... and the slime became the worm and the worm the serpent,
the serpent became the yeti of the mountain forests and the yeti became man.
Yeti is ML style functional programming language, that runs on the JVM. The goal of the Yeti is to have a clean and minimal expressive language on the JVM that allows functional style programming, has static type inference and interfaces well with Java code.

Some of the features:


The core language and existing standard library API should be fairly stable.
The compiler development is now frozen to be bug-fix only (and writing documentation) until the 1.0 release.


11/2013. Version 0.9.9 released (yeti-0.9.9.jar and yeti-lib-0.9.9.jar).

04/2013. Version 0.9.8 released (yeti-0.9.8.jar and yeti-lib-0.9.8.jar).

11/2012. Version 0.9.7 released (yeti-0.9.7.jar and yeti-lib-0.9.7.jar).

7/2012. Version 0.9.6 released (yeti-0.9.6.jar and yeti-lib-0.9.6.jar).

4/2012. Version 0.9.5 bugfix release (yeti-0.9.5.jar and yeti-lib-0.9.5.jar).

2/2012. Version 0.9.4 released (yeti-0.9.4.jar and yeti-lib-0.9.4.jar).

12/2011. Version 0.9.3 bugfix release (yeti-0.9.3.jar and yeti-lib-0.9.3.jar).

11/2011. Version 0.9.2 released (yeti-0.9.2.jar and yeti-lib-0.9.2.jar).

9/2011. Version 0.9.1 bugfix release (yeti-0.9.1.jar and yeti-lib-0.9.1.jar).

8/2011. Version 0.9 released (yeti-0.9.jar and yeti-lib-0.9.jar).

You should probably still use the development snapshots to get latest bug fixes, unless you need that nothing changes. Main changes and bugfixes since last update:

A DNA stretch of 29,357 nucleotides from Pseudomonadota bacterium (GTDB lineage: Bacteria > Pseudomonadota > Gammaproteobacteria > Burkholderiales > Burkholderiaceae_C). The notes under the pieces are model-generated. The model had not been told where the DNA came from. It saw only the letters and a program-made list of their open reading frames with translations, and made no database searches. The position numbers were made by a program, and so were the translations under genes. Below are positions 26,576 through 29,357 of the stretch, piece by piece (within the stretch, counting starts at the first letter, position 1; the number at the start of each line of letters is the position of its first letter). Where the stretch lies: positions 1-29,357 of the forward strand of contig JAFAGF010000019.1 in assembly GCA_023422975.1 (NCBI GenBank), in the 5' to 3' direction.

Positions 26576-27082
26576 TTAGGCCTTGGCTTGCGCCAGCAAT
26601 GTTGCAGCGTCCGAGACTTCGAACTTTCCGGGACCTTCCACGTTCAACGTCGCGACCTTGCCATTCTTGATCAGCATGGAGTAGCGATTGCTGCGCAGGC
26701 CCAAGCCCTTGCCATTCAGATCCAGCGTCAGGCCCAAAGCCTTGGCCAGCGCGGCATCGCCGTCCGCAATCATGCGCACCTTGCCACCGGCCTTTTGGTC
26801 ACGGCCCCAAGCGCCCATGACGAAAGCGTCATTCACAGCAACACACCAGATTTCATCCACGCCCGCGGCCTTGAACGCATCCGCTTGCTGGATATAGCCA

4/2011. Bunch of bugfixes and some new features:

4/2010. Bugfixes, like always. New features:

Better type mismatch error messages and documentation generation from comments are partially implemented (means doesn't work yet).

8/2009. Bugfixes, case pattern matching should work now better. Mixed Java/Yeti build task enchasements.

5/2009. Some bugfixes, allowed partial variant match in case, recursive type definitions.

12/2008. Some bugfixes and .[] can now be used for accessing Java array elements too. Also added some smart auto-casting for Java arrays.

10/2008. Java class definitions are supported now. Additionally bunch of bugfixes and optimisations have been done.

9/2008. Some bugfixes here and there have happened (you can read the git log). Java classes are probably next thing to be implemented (actually the syntax is decided and parser support already exists).

(put yeti into subject)